Thursday, July 13, 2006

Ahhh, the World Cup. If you are checking dotde for the final results of that wee tournament, we feel obliged to inform you that your ignorance forces us to ask the following question: Where on earth do you live?? In recognition that the answer is fairly obvious (let's face it--the U. S. of A.), the following is for those viewers who were originally excited about the WM but lost interest after the US managed to score only a single goal in three games (not counting the one that Italy defender Cristian Zaccardo knocked into his own goal on our behalf).

Reasons Why I Loved the Weltmeisterschaft This Year, And Germany's Team In Particular:

6. Beer Gardens and Enormous TVs. Germany was more than prepared for the entire world to descend for three weeks and, even better, the country knew that about half of the world would consist of college students on tight budgets (recent delightful visitors to dotde Keith and Derek--we're looking at you). Hence, the enormous tv screens erected all over every town in Germany where anyone could watch the game for free. And you could bring your own beer. What could be better, you ask? Putting one of those screens in the Main river, of course. Too bad for fans that some river cruise captain got a little rudder happy and clipped the giant screen just days before the final match. It isn't for nothing, however, that Germans are the best engineers in the world--the screen was repaired and working again by the time Brazil lost to Portugal.

5. Jens Lehmann vs. Oliver Kahn. Oliver Kahn is no saint--he scandalized Germany when he left his wife Simone during her eighth month of pregnancy with their second son. But, the man is classy enough on the pitch. Despite being replaced in April by an introverted Jens Lehmann, Kahn spent the WM on the bench, congratulating just about everyone (including Lehmann, after the shoot-out against Argentina) and grinning for the fans. For his final game, Kahn took over as keeper for the match against Portugal and as captain he steered the team to a 3-1 victory.

4. Philipp Lahm. Really, who couldn't say lovely things about Philipp Lahm? Lahm initially stood out, for me at least, because even in the baking hot sun, the man still played for 90 minutes in long sleeved shirts. I couldn't figure it out--superstitious? Modesty? Fear of skin cancer? It all became clear during the quarter finals, though--the defender played the entire WM with a injured elbow and had to tape his arm for most of the games. Lahm was easily one of the most fun players to watch on any of the teams; he has a special knack for running up the field, crossing into the middle and scoring--a bit uncommon for defenders.

3. Patriotism. Germany has an odd relationship with patriotism. Up until a month ago, visible patriotism was linked to the far right--it was avoided, shunned and looked down on. National flags were scarce and demonstrations of love for one's country were even more rare. You would've been hard pressed to know it, though, during WM. Flags adorned just about everything--not such an oddity for most Americans, and yet absolutely startling for the average German.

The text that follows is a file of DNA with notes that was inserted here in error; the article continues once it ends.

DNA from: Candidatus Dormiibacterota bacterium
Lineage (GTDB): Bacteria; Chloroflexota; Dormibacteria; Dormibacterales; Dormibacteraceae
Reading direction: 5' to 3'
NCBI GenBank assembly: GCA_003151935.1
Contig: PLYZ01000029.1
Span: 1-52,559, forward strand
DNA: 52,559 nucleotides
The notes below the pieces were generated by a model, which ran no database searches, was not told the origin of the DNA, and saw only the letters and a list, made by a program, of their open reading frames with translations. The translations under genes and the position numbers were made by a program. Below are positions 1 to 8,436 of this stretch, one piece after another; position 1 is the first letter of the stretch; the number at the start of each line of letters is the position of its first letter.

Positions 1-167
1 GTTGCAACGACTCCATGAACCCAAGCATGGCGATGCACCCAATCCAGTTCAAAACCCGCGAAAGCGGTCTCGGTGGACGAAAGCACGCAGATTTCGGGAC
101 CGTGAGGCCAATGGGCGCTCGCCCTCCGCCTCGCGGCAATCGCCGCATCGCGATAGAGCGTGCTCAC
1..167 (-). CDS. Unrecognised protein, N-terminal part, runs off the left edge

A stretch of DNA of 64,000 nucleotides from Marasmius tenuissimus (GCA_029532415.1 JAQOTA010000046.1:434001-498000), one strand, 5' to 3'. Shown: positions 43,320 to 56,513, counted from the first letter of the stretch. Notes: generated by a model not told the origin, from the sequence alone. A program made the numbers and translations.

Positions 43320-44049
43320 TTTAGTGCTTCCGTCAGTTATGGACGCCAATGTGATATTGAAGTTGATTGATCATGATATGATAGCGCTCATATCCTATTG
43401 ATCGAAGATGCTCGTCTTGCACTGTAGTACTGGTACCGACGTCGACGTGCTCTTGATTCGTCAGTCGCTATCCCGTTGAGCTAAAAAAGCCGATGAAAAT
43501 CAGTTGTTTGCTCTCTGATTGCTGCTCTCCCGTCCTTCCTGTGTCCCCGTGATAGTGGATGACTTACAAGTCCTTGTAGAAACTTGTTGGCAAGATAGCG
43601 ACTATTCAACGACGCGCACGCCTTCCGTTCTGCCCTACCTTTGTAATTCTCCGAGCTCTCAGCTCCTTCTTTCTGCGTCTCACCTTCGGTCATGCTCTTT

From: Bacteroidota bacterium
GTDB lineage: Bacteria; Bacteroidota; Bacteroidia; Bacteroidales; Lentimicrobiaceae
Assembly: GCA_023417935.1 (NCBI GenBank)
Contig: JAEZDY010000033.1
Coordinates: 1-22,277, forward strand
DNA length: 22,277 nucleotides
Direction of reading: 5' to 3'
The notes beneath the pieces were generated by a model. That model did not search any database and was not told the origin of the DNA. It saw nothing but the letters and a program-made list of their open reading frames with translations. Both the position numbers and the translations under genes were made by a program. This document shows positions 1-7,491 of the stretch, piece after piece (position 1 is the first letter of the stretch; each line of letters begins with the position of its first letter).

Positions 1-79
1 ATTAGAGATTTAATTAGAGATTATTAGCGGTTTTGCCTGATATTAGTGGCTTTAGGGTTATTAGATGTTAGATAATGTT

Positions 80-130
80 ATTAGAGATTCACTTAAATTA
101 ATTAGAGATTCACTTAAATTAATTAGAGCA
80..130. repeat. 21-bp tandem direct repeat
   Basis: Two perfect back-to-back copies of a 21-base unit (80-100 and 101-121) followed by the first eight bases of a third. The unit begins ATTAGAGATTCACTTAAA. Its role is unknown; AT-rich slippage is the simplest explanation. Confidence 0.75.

2. Juergen Klinsmann. The German blondie caught criticism early on after he took over as coach for the German National Team. After all, the man left his homeland to live in Southern California! He had an 11 hour commute to work!! To add insult to injury, he insisted on putting a whole group of young cubs on the roster and then, throwing salt in the wound, he famously declared that legendary Oliver Kahn--Germany's beloved keeper--would be replaced by testy Jens Lehmann. Despite all of this, however, Klinsmann was far and away my favorite coach. The man has a way of making you forget that he was leading the charge for Germany's economic recovery and rehabilitation within the international community. How did he manage this feat? Primarily by being happy. After every goal scored by his boys, the man didn't simply clap or smile for the cameras. Instead, he would hold is own personal, utterly unconstrained celebration and then grab the person nearest to him and give the guy a bear hug. Poor assistant coach Joachim Loew probably ended the WM with about three cracked ribs.

1. The Fans. Perhaps my favorite moment of the Weltmeisterschaft 2006 came during the last game. At center-field, somewhere up in the stands, a group of fans had brought with them an enormous sign that was repeatedly visible in the video feed. It read:
"Thank you for being our guests."

1 Comments:

Blogger megan said...

hey d&j,

have you played the zidane game yet? i know it is pretty sick,but...

anyway, here is the link:
http://www.gazzetta.it/openxlink.shtml?http://widelec.org/zidane.html

miss you both!

mk

2:45 AM

 

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